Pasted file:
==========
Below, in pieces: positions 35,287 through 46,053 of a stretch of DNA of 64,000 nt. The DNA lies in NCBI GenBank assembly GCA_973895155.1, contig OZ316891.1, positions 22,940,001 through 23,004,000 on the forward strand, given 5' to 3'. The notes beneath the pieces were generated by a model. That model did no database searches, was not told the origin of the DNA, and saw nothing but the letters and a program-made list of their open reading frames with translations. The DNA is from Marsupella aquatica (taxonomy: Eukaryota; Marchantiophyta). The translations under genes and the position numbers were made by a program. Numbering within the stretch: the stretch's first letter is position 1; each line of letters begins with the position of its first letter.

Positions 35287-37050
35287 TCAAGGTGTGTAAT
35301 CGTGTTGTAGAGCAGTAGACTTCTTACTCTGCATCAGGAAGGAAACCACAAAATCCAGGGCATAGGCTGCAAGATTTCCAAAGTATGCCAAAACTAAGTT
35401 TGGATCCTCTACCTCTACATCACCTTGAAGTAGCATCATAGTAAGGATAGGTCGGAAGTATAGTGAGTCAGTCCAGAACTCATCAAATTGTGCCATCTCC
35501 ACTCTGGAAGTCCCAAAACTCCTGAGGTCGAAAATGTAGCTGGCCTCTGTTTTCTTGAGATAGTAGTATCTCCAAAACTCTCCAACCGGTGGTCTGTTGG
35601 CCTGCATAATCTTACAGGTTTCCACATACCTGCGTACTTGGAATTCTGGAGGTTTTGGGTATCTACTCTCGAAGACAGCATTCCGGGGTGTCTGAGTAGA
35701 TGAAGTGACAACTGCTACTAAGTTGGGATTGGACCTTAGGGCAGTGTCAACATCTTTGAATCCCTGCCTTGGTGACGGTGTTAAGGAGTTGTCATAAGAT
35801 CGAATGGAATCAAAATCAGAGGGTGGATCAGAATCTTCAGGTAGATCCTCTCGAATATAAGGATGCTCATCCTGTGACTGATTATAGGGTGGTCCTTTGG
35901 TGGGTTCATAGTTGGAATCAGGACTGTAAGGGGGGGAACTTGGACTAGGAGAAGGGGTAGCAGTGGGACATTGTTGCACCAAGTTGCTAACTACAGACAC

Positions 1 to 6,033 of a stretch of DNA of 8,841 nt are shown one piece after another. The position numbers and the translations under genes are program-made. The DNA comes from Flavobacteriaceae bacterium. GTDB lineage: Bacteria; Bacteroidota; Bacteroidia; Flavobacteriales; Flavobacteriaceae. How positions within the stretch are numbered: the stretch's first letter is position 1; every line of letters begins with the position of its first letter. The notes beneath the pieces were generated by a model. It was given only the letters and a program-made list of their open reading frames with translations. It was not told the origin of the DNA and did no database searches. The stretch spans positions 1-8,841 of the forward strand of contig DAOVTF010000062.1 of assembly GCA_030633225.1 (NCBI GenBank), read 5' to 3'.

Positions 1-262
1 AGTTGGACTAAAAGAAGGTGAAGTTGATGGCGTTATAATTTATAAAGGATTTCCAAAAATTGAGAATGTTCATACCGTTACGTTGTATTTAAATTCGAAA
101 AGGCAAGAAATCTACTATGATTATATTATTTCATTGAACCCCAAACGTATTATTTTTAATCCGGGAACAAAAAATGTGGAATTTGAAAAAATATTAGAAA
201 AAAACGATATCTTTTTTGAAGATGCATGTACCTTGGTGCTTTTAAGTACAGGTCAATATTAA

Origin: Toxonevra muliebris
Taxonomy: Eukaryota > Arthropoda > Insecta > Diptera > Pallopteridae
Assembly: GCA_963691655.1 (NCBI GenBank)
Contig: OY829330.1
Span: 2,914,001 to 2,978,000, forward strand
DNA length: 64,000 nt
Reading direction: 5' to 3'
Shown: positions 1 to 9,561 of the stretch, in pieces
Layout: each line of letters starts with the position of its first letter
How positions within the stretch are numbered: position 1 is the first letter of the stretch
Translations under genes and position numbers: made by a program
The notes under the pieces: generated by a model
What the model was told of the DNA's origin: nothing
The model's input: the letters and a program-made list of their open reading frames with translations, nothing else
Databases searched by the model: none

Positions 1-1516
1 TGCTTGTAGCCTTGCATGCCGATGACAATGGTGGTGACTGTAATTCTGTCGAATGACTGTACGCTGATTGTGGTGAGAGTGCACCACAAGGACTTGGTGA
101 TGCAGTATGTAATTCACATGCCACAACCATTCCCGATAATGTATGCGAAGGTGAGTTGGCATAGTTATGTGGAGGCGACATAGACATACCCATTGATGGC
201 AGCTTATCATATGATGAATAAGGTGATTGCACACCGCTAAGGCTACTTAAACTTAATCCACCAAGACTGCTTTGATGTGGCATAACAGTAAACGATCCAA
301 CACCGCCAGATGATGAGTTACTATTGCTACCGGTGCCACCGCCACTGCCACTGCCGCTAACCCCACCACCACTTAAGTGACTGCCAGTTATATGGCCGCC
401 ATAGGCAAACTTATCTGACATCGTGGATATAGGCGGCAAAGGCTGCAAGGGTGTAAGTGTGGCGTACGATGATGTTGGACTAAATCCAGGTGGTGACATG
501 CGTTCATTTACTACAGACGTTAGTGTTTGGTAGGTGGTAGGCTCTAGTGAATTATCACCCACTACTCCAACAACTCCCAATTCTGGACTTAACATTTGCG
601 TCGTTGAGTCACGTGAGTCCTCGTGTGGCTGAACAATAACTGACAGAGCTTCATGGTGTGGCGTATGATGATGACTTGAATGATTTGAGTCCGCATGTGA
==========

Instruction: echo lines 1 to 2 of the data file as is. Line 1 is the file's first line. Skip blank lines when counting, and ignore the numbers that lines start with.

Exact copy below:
Below, in pieces: positions 35,287 through 46,053 of a stretch of DNA of 64,000 nt. The DNA lies in NCBI GenBank assembly GCA_973895155.1, contig OZ316891.1, positions 22,940,001 through 23,004,000 on the forward strand, given 5' to 3'. The notes beneath the pieces were generated by a model. That model did no database searches, was not told the origin of the DNA, and saw nothing but the letters and a program-made list of their open reading frames with translations. The DNA is from Marsupella aquatica (taxonomy: Eukaryota; Marchantiophyta). The translations under genes and the position numbers were made by a program. Numbering within the stretch: the stretch's first letter is position 1; each line of letters begins with the position of its first letter.

Positions 35287-37050